“To me, in some ways, (police brutality is) just the most visible to focus on and it goes to deeper inequities in our criminal justice system, our education system so there’s so much to focus on,” Van Gundy said. “I think it’s great that we have players that want to be part of that conversation, and a lot of players that want to go beyond the conversation and be part of the solution.”

Van Gundy has been telling his players part of that solution is to vote.

The players union and NBA sent out a release saying they wanted to work together to create positive change, but details are still vague on what that might be. The only thing we know for sure as we head into the NBA season — with as divided a nation and election as anyone can remember as a backdrop — is that some NBA players are going to try and keep the conversation going.

Sunday is 16th anniversary of greatest dunk ever: Vince Carter over Frederic Weis

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It was the last game of the group stage of the 2000 Olympic basketball tournament at the Sydney Olympics, the USA was taking on France, another USA win on its way to another gold medal.

But what we all remember is this one play — Vince Carter dunking over the 7’2″ French center Frederic Weis.

Best. Dunk. Ever.

By anyone.

Weis was never the same.

In an impressive career — two-time All-NBA, eight-time All-Star, hours and hours of crazy highlights — this is always going to be the highlight at the top of the list. So we will use the anniversary of this dunk to look at it one more time.

Hat tip to nitramy at NBA Reddit.

Hornets coach Steve Clifford suggests allowing teams to advance ball in final two minutes without timeout

Steve Clifford
AP Photo/Chuck Burton
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The final minutes of a close NBA game rank among the best moments in sports – which is pretty remarkable, considering frequent stoppages interrupt and impede enjoyment of the game.

Clutch play. Timeout. Clutch play. Timeout. Clutch play. Timeout.

Coaches should probably call fewer timeouts, because drawing up a play also allows the defense to set. But timeouts give the offense the option of advancing the inbound spot into the frontcourt, a key advantage. So, teams will keep calling timeouts.

Unless…

Steve Aschburner of NBA.com:

For Charlotte’s Steve Clifford, the ability in the final two minutes of a game to advance the ball without requiring a timeout to be called could speed up the action. That has been used on a trial basis in the D League and in Summer League, and several coaches felt it worked well.

“The game is at an all-time high in popularity, but a lot of people complain about the last two minutes,” Clifford said. “I think it would add a different dimension but it would also be a good thing in addressing our biggest issue.”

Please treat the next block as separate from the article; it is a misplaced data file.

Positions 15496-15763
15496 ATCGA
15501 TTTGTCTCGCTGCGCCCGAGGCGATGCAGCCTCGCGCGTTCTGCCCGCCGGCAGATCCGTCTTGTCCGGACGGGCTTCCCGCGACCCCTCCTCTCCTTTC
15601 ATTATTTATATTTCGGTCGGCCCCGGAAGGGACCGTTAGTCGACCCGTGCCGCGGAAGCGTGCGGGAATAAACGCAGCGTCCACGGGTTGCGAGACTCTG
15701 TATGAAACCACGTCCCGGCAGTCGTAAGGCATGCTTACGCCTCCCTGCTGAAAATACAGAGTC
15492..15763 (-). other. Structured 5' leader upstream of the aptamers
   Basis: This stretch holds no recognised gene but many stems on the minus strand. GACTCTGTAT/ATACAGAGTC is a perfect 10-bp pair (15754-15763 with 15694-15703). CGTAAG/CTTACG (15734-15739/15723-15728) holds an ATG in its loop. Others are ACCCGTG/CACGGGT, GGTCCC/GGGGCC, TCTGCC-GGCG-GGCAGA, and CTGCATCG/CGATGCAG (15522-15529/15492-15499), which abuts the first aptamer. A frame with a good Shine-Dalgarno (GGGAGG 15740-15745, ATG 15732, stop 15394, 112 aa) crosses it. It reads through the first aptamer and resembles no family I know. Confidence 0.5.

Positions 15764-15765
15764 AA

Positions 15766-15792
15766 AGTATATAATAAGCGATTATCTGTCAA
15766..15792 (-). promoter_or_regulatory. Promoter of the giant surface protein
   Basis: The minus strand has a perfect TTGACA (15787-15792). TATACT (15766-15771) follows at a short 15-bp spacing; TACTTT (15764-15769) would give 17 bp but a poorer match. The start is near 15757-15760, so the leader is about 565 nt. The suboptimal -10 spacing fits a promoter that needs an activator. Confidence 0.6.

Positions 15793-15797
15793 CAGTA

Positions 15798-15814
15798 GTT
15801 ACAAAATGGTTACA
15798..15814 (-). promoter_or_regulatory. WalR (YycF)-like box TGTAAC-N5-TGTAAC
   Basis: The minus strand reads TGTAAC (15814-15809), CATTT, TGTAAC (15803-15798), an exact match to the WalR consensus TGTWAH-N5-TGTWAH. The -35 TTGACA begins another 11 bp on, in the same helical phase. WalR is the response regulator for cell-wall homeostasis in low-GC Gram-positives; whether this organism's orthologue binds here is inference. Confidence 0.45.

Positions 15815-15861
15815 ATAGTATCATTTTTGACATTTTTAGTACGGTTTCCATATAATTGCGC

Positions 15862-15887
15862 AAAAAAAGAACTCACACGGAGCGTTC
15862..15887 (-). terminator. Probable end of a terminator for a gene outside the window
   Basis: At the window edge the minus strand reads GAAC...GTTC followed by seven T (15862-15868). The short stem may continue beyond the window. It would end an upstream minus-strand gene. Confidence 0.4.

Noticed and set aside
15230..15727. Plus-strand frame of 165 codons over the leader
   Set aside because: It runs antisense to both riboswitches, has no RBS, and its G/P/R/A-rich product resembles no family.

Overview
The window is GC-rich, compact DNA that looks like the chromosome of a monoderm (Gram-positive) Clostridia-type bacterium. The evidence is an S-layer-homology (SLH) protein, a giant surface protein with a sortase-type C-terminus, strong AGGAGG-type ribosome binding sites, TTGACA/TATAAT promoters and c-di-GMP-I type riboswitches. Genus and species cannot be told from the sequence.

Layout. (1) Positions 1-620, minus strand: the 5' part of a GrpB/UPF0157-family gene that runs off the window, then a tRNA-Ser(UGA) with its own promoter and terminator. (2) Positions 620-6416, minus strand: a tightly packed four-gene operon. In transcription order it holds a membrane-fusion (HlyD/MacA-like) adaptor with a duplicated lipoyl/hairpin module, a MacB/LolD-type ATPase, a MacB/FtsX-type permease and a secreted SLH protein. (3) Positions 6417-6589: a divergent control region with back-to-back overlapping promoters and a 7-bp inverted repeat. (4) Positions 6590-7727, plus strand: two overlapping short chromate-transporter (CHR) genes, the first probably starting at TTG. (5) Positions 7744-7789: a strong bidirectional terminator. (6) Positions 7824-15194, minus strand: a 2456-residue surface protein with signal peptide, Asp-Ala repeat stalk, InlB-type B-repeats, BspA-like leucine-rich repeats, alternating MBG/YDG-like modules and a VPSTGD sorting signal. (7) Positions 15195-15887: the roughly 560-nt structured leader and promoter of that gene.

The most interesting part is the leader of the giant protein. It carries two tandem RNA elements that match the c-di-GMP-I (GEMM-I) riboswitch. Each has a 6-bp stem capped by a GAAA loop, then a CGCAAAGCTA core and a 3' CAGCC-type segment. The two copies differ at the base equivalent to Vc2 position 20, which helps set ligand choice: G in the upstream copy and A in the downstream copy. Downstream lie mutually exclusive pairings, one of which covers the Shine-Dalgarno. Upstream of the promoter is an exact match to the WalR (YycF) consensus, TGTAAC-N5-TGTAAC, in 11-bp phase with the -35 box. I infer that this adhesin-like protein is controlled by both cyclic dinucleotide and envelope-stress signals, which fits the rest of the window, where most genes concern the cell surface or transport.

Not that the coaches would be willing to lose any of their timeouts, though. They just wouldn’t save them specifically for that purpose.

I’m here for that.

I’m unsurprised control-seeking coaches want to keep all their timeouts, and reducing those seems unlikely, anyway. The NBA pays its bills through commercial breaks.

Would moving those advertising opportunities earlier in the game pay off? Audiences are probably larger in crunch time, but an action-packed closing stretch could hook fans and grow overall audiences. It’s always a difficult decision to forgo maximizing immediate revenue in pursuit of more later.

But I’m fairly certain fans would appreciate the change, which is at least a starting point in considering it.

Kyrie Irving feels validated after hitting game-winning shot to bring title to Cleveland

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Back in July during the pre-Olympics USA Camp in Las Vegas, I asked Kyrie Irving what had changed for him, what was different for him after winning an NBA title. His answer was about the doors it opened, the possibilities that suddenly felt available to him. A month after winning the title he still seemed a little overwhelmed by the experience, and he hadn’t fully processed it yet. Which is completely understandable.

Now, as training camp is set to open for the Cavaliers and their defense of that title, Irving clearly has gotten used to being a champion — and he feels validated. Look at what he told Joe Varden of the Cleveland Plain Dealer.

“Yes, my life’s changed drastically,” Irving told cleveland.com Saturday, during Irving’s friendship walk and basketball challenge downtown for Best Buddies, Ohio — an organization that gives social growth and employment opportunities to people with intellectual and developmental disabilities.

“It’s kind of, you’re waiting for that validation from everyone, I guess, to be considered one of the top players in the league at the highest stage,” Irving said. “That kind of changed. I was just trying to earn everyone’s respect as much as I could.”

It’s amazing to think of the impact one shot — Irving’s three over Stephen Curry with 53 seconds left in Game 7 — can have. If he misses, there is less pressure on the Warriors to answer with a three, maybe they come down and get a bucket inside for two (one could argue they should have done that anyway rather than hunt for the three), from there maybe the Warriors win. If so, that could change everything from Kevin Durant‘s summer plans to what the Cavaliers’ roster looks like today — there’s a good chance Cleveland’s lineup would have changed if they lost to the Warriors two Finals in a row.

One shot can have that kind of impact on a player, too.

Kyrie Irving was one of the top five point guards in the NBA for a while, a score first guy but one who had some floor general in him and got some steals. A lot of time seemed to be spent focusing on his flaws defensively and passing. But with that shot, he feels validated. If he carries that confidence into next season, the Cavaliers just got better.